Appropriately, I begin this series with the patron of this blog, غیاث الدین ابوالفتح عمر بن ابراهیم خیام نیشابورﻯ, in proper Persian transcription, Ghiyāth ad-Din Abu’l-Fatḥ ‘Umar ibn Ibrāhīm al-Khayyām Nīshāpūrī. In the West, though, he’s most commonly known as Omar Khayyám (in the Victorian era, when Edward FitzGerald’s famous translation of Omar’s poetry became wildly popular, the custom for indicating long vowels in Persian transcription was to use the acute accent; nowadays, the macron is preferred; hence, “Khayyám” vs “Khayyām”).
Omar is best known in the west as the author of the Rubáʿiyát. This is the plural of rubáʿi, which simply means “quatrain” (a verse of four lines). The rubáʿi was a very popular genre of verse in Persia, and hundreds of rubáʿiyát are attributed to Omar. Beginning in 1859, the English poet Edward FitzGerald translated a number of the rubáʿiyát attributed to Omar, publishing them under the title The Rubáiyát of Omar Khayyám (for keen-sighted readers, I’m not being inconsistent. The apostrophe, representing the glottal stop, should properly be between the first “a” and the “i” in rubáʿiyát–thus, it’s pronounced “roo-BAH-ee-yaht”, not “roo-BYE-yaht”. However, FitzGerald left it out, for whatever reason. Thus, when I print the title as he gave it, I’m following suit; but when discussing the genre as such, I’m leaving the glottal stop in). Over the remainder of his life, FitzGerald produced five editions of the Rubáiyát. This book became immensely popular in the Victorian age, and while less well-known now, it is still moderately popular, and has never been out of print.
Yesterday I completed publishing the entire Leaves of Grass by Walt Whitman. It was a follow-up to my series publishing two different translations of the Rubáiyát of Omar Khayyám. Back in November of last year I bogged down on blogging and temporarily abandoned daily updates of the blog. I let the Daily Whitman series lapse, as well as the Friday music and the Sunday “Quote for the Week”. Finally, a few weeks ago, I restarted everything. I was closer to the end than I realized, and it seems like saying goodbye to an old friend to have Daily Whitman finally come to an end.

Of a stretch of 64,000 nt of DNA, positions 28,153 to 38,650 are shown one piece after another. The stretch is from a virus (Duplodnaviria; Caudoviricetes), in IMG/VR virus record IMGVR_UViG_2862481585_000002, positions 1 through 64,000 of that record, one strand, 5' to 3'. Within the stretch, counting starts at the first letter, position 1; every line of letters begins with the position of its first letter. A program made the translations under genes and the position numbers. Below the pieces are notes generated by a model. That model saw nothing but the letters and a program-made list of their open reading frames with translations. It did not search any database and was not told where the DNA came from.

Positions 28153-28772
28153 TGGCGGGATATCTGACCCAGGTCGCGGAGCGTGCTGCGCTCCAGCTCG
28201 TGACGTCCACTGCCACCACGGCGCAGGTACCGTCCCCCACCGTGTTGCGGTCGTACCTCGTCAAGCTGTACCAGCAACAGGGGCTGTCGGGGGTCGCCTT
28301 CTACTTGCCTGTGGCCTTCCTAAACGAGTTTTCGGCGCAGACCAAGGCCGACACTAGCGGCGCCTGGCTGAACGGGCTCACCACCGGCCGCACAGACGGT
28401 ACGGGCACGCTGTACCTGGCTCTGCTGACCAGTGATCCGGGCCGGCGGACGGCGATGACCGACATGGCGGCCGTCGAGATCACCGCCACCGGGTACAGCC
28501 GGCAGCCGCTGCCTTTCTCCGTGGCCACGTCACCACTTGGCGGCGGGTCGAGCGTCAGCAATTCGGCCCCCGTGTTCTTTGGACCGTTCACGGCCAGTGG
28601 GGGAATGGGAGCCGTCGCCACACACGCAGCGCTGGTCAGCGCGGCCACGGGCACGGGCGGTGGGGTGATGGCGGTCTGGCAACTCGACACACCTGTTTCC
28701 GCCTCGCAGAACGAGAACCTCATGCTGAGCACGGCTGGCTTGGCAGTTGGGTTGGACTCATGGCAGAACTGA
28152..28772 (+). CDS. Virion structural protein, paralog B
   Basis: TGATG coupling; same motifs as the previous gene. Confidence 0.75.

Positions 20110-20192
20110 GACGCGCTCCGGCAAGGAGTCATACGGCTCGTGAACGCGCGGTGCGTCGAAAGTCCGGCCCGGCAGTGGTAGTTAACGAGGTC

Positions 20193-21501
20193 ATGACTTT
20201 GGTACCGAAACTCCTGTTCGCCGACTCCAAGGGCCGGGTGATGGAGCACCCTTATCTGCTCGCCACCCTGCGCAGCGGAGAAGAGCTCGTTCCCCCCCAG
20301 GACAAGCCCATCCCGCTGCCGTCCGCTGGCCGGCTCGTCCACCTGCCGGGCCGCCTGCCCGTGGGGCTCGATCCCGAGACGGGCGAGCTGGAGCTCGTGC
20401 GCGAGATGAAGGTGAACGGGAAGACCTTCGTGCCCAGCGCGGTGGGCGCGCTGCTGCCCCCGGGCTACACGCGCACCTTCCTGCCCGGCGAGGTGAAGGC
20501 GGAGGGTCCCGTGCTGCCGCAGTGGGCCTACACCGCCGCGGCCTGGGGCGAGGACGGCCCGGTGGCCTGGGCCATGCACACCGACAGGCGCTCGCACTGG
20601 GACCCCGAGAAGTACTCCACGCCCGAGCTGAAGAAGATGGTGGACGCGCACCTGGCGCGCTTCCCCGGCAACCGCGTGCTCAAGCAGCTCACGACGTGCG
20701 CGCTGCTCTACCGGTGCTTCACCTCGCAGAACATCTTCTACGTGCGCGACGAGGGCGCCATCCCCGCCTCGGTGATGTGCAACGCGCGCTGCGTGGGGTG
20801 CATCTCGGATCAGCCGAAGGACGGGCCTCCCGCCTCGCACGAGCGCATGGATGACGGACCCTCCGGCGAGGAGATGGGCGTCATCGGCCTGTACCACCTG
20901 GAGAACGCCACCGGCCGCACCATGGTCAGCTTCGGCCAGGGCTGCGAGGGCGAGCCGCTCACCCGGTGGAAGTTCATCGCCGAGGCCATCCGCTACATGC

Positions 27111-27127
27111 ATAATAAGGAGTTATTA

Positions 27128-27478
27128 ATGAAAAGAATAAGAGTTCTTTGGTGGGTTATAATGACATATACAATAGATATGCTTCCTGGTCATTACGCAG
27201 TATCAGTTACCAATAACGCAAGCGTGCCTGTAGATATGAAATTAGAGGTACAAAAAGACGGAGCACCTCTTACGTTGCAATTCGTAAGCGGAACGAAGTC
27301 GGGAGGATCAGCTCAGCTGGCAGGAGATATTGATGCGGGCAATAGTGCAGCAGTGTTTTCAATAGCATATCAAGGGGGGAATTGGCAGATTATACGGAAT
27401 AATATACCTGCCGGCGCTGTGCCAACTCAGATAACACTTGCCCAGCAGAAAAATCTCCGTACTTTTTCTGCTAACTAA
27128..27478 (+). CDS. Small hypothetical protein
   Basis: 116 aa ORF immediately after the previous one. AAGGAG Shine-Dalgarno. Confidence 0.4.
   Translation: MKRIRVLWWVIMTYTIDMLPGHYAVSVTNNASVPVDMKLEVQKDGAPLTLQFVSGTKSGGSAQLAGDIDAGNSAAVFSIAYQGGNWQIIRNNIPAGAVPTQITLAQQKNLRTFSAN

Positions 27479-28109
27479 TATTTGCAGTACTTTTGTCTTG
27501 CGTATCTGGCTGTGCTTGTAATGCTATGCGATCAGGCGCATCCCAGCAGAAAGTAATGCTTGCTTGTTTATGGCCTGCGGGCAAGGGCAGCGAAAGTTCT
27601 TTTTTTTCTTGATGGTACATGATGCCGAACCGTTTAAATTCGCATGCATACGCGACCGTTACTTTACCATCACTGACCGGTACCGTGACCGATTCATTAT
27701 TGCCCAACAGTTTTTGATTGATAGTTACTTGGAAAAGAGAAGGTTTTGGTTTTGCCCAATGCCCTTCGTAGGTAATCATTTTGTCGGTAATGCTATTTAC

I will keep posting music on Fridays and quotes on Sundays. I have a couple of possible contenders for daily poetry to post, but I haven’t made a decision yet. I think it salutary to take a few days off and decide what I want to do, and then go from there. In the meantime, I hope all of you who may be regular, semi-regular, or sporadic readers have enjoyed the Daily Whitman, and before it, the Rubá’í of the Day series. Keep checking this space for poetry to come!
That is, “It is finished.”
The final “Rubá’í of the Day” went up this past Sunday. However, I’ve been working behind the scenes to get the index updated. I completed this just a few minutes ago, and I therefore direct you to the index for the “Rubá’í of the Day” series. From there you can find all seventy-five verses of Edward Fitzgerald’s translation of the Rubáiyát of Omar Khayyám, and all five hundred of E. H. Whinfield’s version.
The “Rubá’í of the Day” series has been a labor of love for me, and I have greatly enjoyed posting it. I hope you find it interesting and worthwhile, too; and if you have a taste for daily poetry, check out my ongoing “Daily Whitman” series, in which I’m publishing Walt Whitman’s Leaves of Grass in daily increments. Farewell to Omar, greetings to Walt, and may you enjoy both!
A musical presentation based on the Rubáiyát, and a fitting way to send it off. Enjoy!